FIG. 15 is a side view of an alternative embodiment of a seal, where the seal wall or element is a polygon in the form of a triangle;

FIG. 16 is a side view of an alternative embodiment of a seal, where the seal wall or element is arcuate and includes a free edge;

FIG. 17 is a side view of an alternative embodiment of a seal where the seal wall or element is arcuate having relief groves and including a free edge;

FIG. 18 is a side view of an alternative embodiment of a seal, where the seal wall or element is straight with one relief grove;

FIG. 19 is a side view of an alternative embodiment of a seal, where the seal wall or element in the passive state is straight with many relief groves; and

FIG. 20 is a side view of the seal wall or element of FIG. 19 where the seal wall in the active state is curved.

DETAILED DESCRIPTION OF THE INVENTION

Many illustrated embodiments are disclosed herein and reference characters generally referring to similar components will have the same base character, for example, 10, 10A, 10B, etc.

An embodiment of a rolling seal 10 is shown in FIG. 1 The rolling seal 10 has a wall 11, which is generally in the form of a right circular cylinder, which may be tubular as shown in FIGS. 1 through 4 or solid as in FIG. 5. An arcuate sheet member 12 having an attachment edge 15 is joined longitudinally to the element 11, either continuously or intermittently, and is curled along an arc of the wall 11 in spatial relation. An extension member 13 is joined to the arcuate sheet member 12, which is preferably generally planar but may also have other varying configurations, which extends outward from the arcuate sheet member and terminates in a free edge 14. The extension member 13 is spaced away from attachment edge 15 and extension member 13 is adapted to be attached to a first surface by use of adhesives, mechanical fasteners or other suitable means to secure the rolling seal 10 in proper position during use.

The rolling seal 10 is formed of a resilient, compressible material, preferably comprising a rubber, polymer material or polymer foam, such as, for example, silicone, vinyl or the like. Preferably, the rolling seal 10 is formed as an extrusion such that the seal 10 is a unitary piece, although it would be possible to construct the rolling seal 10 from separate components.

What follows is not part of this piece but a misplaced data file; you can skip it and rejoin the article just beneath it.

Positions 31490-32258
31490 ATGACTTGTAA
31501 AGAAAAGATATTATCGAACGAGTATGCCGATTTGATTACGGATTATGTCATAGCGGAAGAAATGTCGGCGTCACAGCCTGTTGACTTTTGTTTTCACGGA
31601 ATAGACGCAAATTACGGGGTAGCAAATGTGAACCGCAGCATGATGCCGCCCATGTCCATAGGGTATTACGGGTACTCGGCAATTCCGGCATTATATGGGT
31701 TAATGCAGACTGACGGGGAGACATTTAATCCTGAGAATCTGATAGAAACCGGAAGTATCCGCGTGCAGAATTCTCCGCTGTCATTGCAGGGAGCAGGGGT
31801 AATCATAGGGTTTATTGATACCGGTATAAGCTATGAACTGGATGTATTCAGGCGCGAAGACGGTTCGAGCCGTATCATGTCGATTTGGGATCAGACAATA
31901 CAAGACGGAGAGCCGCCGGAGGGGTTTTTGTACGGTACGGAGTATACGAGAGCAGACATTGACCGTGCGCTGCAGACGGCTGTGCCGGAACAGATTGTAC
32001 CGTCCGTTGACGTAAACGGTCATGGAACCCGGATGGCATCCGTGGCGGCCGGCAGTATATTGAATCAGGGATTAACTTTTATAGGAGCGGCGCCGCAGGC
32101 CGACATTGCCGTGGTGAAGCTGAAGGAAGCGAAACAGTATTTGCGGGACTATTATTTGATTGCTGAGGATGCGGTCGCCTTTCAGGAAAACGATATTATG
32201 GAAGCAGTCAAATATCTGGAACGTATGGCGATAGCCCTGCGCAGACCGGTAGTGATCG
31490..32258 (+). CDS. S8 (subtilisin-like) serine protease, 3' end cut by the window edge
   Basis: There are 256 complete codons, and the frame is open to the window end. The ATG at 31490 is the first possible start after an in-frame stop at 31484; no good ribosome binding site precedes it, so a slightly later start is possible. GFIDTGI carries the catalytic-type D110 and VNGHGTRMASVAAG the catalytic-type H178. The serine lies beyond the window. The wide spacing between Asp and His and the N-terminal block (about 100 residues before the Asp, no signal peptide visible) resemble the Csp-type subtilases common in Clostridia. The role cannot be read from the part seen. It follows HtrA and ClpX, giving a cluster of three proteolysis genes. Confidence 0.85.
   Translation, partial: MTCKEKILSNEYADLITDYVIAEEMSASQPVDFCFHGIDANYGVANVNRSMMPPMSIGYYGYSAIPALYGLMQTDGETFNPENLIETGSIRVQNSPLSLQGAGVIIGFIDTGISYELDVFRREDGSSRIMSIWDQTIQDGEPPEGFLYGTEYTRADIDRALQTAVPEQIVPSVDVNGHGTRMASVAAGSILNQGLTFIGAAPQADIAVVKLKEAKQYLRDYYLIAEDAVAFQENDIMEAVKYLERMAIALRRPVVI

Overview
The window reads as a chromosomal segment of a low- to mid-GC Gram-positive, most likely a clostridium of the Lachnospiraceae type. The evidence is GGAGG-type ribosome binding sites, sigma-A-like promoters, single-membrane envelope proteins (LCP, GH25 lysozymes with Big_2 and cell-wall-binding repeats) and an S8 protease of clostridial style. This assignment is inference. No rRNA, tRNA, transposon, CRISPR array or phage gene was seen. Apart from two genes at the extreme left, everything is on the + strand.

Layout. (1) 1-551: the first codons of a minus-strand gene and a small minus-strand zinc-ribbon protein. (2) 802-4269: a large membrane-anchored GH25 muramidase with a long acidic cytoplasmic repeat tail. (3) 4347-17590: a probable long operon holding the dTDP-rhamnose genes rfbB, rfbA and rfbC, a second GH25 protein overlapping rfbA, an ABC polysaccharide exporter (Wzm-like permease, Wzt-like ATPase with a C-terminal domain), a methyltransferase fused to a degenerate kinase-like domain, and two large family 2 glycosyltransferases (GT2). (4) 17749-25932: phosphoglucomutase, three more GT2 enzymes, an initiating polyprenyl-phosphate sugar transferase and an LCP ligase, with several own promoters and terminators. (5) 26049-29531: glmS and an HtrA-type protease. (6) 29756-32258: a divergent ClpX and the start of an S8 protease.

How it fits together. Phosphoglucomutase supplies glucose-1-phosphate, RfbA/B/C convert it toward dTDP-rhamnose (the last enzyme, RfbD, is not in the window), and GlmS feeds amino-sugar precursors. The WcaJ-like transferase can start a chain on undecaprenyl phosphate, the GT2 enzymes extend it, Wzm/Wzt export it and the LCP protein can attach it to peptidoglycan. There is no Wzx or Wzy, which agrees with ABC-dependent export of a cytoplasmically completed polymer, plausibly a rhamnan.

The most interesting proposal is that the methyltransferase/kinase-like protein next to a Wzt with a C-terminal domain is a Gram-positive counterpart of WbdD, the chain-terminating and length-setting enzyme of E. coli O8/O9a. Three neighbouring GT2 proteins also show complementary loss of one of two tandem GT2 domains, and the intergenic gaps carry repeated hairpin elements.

In the passive state, where no pressure is directed against the wall or element 11, the arcuate sheet 12 and the extension member 13 reside in a spaced relation to the wall 11, such that the only contact between the wall 11 and the coiled arcuate sheet 12 occurs along the attachment edge 15. With the extension member 13 affixed to a first surface, the coiled sheet 12 and wall 11 will be disposed spacedly away from such first surface.

In FIGS. 2 and 3, the extension member 13 only is shown attached to a first surface, which in this case is a windowsill 21, and the effects of pressure being applied against the wall 11 by sash 22 in a first direction F1 is shown. Here a second surface, which in this case is a bottom rail of a window sash 22, is just encountering the wall or element 11, with the sash 22 shown being moved in a downward direction F1, toward the rolling seal 10. In FIG. 3 the sash 22 is disposed opposite the sill 21, i.e., the window is shown in the closed state, and the contact between the sash 22 and the element 11 has unrolled or flattened the curled sheet member 12 in the direction away from the attached extension member 13, and has simultaneously compressed the element 11 in the interface between the sill 21 and the sash 22, thereby sealing the interface between the opposed surfaces of the sill 21 and sash 22. Because of the curl of arcuate sheet member 12, the element 11 is able to roll or rotate to reduce the abrasive friction effects from contact with the sash 22.